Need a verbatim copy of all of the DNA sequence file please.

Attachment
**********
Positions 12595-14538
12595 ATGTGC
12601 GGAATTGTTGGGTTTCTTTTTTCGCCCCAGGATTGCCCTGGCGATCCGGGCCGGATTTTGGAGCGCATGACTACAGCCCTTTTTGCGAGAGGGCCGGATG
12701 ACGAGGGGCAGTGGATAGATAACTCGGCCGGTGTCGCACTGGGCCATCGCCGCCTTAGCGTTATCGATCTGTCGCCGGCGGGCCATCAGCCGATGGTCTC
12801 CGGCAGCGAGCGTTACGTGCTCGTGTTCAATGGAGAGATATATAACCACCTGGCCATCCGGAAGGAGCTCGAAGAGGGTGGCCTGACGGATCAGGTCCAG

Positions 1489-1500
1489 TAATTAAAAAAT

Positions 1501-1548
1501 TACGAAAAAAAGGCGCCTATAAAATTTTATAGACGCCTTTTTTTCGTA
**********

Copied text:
Positions 12595-14538
12595 ATGTGC
12601 GGAATTGTTGGGTTTCTTTTTTCGCCCCAGGATTGCCCTGGCGATCCGGGCCGGATTTTGGAGCGCATGACTACAGCCCTTTTTGCGAGAGGGCCGGATG
12701 ACGAGGGGCAGTGGATAGATAACTCGGCCGGTGTCGCACTGGGCCATCGCCGCCTTAGCGTTATCGATCTGTCGCCGGCGGGCCATCAGCCGATGGTCTC
12801 CGGCAGCGAGCGTTACGTGCTCGTGTTCAATGGAGAGATATATAACCACCTGGCCATCCGGAAGGAGCTCGAAGAGGGTGGCCTGACGGATCAGGTCCAG

Positions 1489-1500
1489 TAATTAAAAAAT

Positions 1501-1548
1501 TACGAAAAAAAGGCGCCTATAAAATTTTATAGACGCCTTTTTTTCGTA